Why is Moose code so slow?

I'm trying to parse a large XML file. I read it using XML::SAX (using Expat, not the perl implementation) and put all the second level and below nodes into my "Node" class:

package Node;
use Moose;

has "name" =>
(
    isa =>  "Str",
    reader  => 'getName'
);

has "text" =>
( 
  is    =>  "rw",
  isa   =>  "Str"
);

has "attrs" =>
(
    is  =>  "rw",
    isa =>  "HashRef[Str]"

);

has "subNodes"  =>
(
    is  =>  "rw",
    isa =>  "ArrayRef[Node]",
    default => sub { [] }
);

sub subNode
{   
  my ($self, $name) = @_;
  my $subNodeRef = $self->subNodes;
  my @matchingSubnodes = grep { $_->getName eq $name } @$subNodeRef;

  if (scalar(@matchingSubnodes) == 1)
  {

    return $matchingSubnodes[0];
  }
  return undef;
}


1;

In the "end_element" sub, I check if this is a node I care about, and if it is, I do some further processing.

This all worked fine on my test files, but the day before yesterday I threw it at my real file, all 13 million lines of it, and it's taking forever. It's been running for over 36 hours. How do I tell if it's Moose or XML::SAX that's the bottleneck? Is Moose always this slow, or am I using it wrong?

Update Doing a profile on a 20,000 line subset of the data shows that it is Moose that's the bottleneck - specifically in Class::MOP::Class::compute_all_applicable_attributes (13.9%) and other Class and Moose classes.

Answers


While Moose does quite some work at startup time, which sometimes makes it appear a little slow, the code it generates, especially things like accessors for attributes, are generally quite a bit faster than what the average perl programmer would be able to write. So given the runtime of your process is quite long, I doubt any overhead induced by Moose will be relevant.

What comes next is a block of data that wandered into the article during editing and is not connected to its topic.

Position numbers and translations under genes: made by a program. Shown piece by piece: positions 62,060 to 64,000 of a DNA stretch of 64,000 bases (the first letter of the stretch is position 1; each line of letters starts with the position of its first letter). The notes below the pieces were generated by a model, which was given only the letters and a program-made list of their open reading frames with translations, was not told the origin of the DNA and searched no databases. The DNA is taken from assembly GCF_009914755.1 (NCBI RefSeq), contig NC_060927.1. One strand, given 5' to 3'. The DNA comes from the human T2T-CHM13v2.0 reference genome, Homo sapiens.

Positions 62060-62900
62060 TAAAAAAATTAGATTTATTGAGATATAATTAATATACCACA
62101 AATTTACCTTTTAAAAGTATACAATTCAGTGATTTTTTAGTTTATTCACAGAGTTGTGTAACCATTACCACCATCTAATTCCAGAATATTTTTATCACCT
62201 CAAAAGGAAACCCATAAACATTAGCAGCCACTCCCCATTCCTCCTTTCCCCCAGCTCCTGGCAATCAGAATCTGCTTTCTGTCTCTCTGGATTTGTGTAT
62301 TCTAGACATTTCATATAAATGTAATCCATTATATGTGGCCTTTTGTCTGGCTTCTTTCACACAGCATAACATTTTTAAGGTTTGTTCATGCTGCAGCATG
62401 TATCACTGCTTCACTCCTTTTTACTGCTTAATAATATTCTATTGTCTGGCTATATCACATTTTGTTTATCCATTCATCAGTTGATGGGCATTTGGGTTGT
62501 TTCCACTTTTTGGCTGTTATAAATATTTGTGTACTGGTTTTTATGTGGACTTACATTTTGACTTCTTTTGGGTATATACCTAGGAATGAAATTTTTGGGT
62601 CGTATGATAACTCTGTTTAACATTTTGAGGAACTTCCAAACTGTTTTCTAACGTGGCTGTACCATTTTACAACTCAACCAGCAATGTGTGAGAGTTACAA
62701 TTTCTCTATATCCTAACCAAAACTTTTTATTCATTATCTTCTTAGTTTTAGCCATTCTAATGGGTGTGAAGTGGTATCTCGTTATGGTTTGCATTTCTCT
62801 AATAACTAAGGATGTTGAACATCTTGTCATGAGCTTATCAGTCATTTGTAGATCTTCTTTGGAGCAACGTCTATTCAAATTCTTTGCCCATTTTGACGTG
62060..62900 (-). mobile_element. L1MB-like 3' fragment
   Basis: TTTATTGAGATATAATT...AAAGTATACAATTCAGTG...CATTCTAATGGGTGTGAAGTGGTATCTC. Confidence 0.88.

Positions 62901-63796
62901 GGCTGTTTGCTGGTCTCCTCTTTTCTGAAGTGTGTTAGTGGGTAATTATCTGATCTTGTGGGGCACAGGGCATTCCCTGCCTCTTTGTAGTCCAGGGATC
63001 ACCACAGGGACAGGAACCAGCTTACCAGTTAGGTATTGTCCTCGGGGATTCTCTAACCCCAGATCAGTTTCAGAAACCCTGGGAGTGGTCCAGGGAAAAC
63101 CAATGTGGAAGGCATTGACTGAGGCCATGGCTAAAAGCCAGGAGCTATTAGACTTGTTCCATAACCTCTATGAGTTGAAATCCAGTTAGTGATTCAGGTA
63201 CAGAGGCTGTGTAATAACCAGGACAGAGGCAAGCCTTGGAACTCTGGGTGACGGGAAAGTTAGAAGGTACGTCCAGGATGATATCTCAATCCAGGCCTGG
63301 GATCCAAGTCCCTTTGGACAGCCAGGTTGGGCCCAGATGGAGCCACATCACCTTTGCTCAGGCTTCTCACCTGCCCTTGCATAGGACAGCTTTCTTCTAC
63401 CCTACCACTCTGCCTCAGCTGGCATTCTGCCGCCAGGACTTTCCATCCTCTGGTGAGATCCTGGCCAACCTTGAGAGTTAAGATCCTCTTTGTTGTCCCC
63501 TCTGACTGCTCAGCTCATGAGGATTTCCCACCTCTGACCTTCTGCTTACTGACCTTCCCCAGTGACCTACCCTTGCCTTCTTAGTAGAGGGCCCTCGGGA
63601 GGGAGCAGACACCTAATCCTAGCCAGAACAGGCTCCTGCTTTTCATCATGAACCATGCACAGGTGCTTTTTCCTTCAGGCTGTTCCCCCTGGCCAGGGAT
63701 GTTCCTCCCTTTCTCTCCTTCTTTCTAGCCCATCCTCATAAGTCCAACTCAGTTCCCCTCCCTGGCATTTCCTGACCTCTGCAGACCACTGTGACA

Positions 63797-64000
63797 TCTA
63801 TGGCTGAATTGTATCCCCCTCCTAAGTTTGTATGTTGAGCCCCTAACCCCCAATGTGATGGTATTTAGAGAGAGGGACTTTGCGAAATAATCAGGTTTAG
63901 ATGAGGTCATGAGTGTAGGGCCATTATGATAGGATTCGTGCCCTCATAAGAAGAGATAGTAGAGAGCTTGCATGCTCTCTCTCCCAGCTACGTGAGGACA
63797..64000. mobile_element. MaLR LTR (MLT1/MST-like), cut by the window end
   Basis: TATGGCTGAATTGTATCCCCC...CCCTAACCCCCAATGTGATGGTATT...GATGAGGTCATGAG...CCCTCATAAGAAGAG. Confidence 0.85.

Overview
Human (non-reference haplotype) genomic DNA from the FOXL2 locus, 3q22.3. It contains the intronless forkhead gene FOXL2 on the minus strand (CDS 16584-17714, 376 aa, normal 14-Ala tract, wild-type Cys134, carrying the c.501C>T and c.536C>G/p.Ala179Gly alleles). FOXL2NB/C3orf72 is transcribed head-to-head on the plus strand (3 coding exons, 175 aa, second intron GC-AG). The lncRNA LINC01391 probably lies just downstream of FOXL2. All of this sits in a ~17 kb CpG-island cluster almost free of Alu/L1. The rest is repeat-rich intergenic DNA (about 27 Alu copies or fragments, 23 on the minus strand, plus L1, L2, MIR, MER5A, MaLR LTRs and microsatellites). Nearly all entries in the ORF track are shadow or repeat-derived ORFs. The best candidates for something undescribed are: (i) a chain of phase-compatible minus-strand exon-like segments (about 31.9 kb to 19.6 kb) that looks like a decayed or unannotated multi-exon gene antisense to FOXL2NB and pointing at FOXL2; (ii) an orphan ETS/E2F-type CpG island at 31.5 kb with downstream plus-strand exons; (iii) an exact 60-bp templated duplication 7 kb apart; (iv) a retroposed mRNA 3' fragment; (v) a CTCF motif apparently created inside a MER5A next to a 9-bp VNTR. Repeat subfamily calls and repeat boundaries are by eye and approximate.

However, from the code you've shown, I can't really tell what you're bottleneck is, even though I firmly believe it isn't Moose. I also want to point out that doing __PACKAGE__->meta->make_immutable, to state that you're class is now "finalised" allows Moose to do some further optimisations, but still I doubt this is what's causing you trouble.

How about you take a smaller sample of your data, so your program will finish in a reasonable time, and have a look at that in a profiler such as Devel::NYTProf. That'll be able to tell you where exactly the time in your program is spent, so you can optimise specifically those parts to get the greatest possible gain.

One possibility is that the type constraints you're using slow things down quite a bit. Actually validating instance attributes as thoroughly on every single write access to them (or on class instanciation), isn't something most programmers would usually do. You could try using simpler constraints, such as ArrayRef instead of ArrayRef[Node], if you're certain enough about the validity of your data. That way, only the type of the attribute value itself will be checked, not the value of every element in that array reference.

But still, profile your code. Don't guess.


I highly suspect that your speed problem is not in Moose so much as it is in memory allocation and disk swapping. Even without doing ->meta->make_immutable, based on your times for the 20K subset, your script should finish in about 2 hours (((11 * (13_000_000 / 20_000)) / 60) == ~119 min). By doing ->meta->make_immutable it would have cut it down to approx. 65 min or so.

Try running your big script again and see what your memory and swap are doing, I suspect your giving your disk an awful thrashing.


I have successfully written large XML processing apps using XML::Twig 745mb file take less then an hour to run on a reasonably sized box.

But as other users have already mentioned you need to profile your code to figure out what exactly is causing the issue.


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